World Bank issues guidance on transfer pricing
Transfer pricing is a technical accounting practice used when two arms of the same company, often in different jurisdictions, trade goods or services with one another. It establishes the cost of such transactions based on a similar trade between two unrelated entities in the market.
It is possible to manipulate transfer pricing to book artificially low profits and therefore pay less tax – a common avoidance or evasion method used by many multinational corporations.
It is estimated around 60% of all international trade happens within, rather than between, multinational corporations, and mispricing of these transactions costs governments around the world billions in lost revenues.
In 2009, Christian Aid estimated that there was $1.1tn in bilateral trade mispricing into the European Union and US alone from non-EU countries between 2005 and 2007.
But it is developing countries, which rely most heavily on corporate tax revenues, that are the hardest hit by multinational tax avoidance, and who struggle to build the highly sophisticated systems needed to prevent it.
In a blog published this week by Jan Leoprick, a senior economist covering tax policy and administration issues for the World Bank, he noted that doing so “will not be easy”.
“To capture revenues from multinational corporations, tax authorities must master rule-making, enforcement and auditing” around transfer pricing and “balance revenue goals with the desire to maintain a fair and predictable investment climate”, he wrote.
“If governments are too aggressive or careless, they can subject corporations to double taxation, which risks undermining investor confidence.”
The bank’s handbook on transfer pricing aims to help developing countries develop appropriate and effective legislation, promote taxpayer compliance, deal with specific technical issues, avoid and resolve disputes and establish a dedicated audit programme.
It also provides guidance on applying the ‘arms-length principle’, which is used to set a transfer price for two related entities as if they were independent, separate parties.
The arms-length principle can be tricky to apply in practice, especially for authorities lacking in capacity. While there are other options available, the guidance states that for the majority of governments the benefits of using the principle will outweigh the difficulties in implementation.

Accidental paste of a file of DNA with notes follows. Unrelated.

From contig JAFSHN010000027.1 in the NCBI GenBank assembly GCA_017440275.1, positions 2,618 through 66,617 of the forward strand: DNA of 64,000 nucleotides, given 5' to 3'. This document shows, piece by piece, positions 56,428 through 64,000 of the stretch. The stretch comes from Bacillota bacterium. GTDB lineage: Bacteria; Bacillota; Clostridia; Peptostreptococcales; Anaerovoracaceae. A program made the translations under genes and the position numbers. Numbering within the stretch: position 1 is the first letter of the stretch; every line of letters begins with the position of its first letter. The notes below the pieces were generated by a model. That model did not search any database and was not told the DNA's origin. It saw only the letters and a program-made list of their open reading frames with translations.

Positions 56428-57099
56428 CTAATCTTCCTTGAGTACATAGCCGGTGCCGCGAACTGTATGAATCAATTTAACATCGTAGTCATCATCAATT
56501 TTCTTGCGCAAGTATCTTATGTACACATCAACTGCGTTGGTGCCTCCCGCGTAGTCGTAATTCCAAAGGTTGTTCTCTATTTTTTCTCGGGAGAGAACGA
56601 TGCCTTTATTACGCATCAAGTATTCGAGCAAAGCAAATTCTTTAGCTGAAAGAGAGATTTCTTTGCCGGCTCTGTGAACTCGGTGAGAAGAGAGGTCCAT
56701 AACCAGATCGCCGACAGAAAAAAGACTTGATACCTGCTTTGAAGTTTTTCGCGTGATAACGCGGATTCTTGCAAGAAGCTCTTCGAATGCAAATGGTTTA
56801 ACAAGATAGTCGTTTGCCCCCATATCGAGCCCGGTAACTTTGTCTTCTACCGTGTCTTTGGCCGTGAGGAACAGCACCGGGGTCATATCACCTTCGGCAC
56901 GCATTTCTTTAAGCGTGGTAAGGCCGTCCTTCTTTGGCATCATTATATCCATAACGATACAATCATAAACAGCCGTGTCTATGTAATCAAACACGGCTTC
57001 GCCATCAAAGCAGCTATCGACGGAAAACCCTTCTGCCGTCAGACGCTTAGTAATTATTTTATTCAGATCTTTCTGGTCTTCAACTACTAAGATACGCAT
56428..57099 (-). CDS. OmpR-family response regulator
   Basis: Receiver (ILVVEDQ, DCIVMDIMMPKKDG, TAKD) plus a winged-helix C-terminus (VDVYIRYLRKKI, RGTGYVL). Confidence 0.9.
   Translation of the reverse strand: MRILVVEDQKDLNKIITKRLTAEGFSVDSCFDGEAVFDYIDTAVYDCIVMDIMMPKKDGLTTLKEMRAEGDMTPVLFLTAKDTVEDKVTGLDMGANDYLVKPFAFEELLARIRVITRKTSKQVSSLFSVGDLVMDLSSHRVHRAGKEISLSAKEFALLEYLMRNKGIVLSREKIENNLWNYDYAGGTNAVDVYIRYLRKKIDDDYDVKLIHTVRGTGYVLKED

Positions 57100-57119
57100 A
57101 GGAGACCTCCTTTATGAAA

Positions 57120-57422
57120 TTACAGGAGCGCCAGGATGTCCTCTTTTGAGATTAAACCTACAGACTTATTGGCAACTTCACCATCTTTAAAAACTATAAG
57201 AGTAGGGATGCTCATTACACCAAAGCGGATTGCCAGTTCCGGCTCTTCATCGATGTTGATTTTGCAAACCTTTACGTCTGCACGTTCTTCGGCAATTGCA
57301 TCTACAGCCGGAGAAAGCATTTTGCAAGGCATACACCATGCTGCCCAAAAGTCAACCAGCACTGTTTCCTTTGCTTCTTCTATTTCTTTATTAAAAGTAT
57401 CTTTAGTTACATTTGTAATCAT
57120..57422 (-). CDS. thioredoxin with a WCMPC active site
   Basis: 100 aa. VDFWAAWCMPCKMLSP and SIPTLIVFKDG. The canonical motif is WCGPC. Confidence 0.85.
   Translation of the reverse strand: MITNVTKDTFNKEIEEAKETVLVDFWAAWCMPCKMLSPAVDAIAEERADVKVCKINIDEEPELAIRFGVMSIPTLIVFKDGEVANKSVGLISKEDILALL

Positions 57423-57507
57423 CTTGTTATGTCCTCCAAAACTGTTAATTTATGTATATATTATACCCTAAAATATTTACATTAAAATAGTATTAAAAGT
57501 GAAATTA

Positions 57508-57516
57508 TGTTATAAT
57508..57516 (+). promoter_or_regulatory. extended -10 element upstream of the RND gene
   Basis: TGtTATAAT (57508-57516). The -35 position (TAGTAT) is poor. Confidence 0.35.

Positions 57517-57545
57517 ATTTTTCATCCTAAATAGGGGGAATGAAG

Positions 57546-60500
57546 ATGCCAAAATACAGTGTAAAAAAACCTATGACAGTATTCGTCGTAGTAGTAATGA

One of the key messages, according to Leoprick’s blog, is that “tailoring is critical”. Transfer pricing manipulation, or transfer mispricing, risks are “specific to individual countries”: sometimes one sector is more vulnerable, with varying consequences for public revenue; there is a wide degree of variation in the number of multinationals in each countries’ tax base; and a country’s capacity should also be taken into account.
“To be clear, the handbook is a technical read,” wrote Leoprick. “It gets into the details, and provides nuance for policymakers.
“We are trying to reach those who can make the day-to-day changes in the governments that need it the most.”
Also this week, the World Bank launched a free, open data platform, TCdata360, which collects publicly available information from over 20 sources including the World Bank, International Monetary Fund and World Trade Organisation.
It then analyses and visualises this data to help policy makers, development practitioners, academics and citizens better understand issues and create more informed policies in the areas of trade, investment, innovation and the general economy.
Anabel Gonzalez, senior director of the World Bank’s trade and competitiveness global practice, said “accessible, easy-to-use open data can have significant economic and societal benefits”.
“TCdata360 provides a platform for transforming data into millions of stories on critical trade and competitiveness issues that provide the public and governments with better information to debate and determine policies.”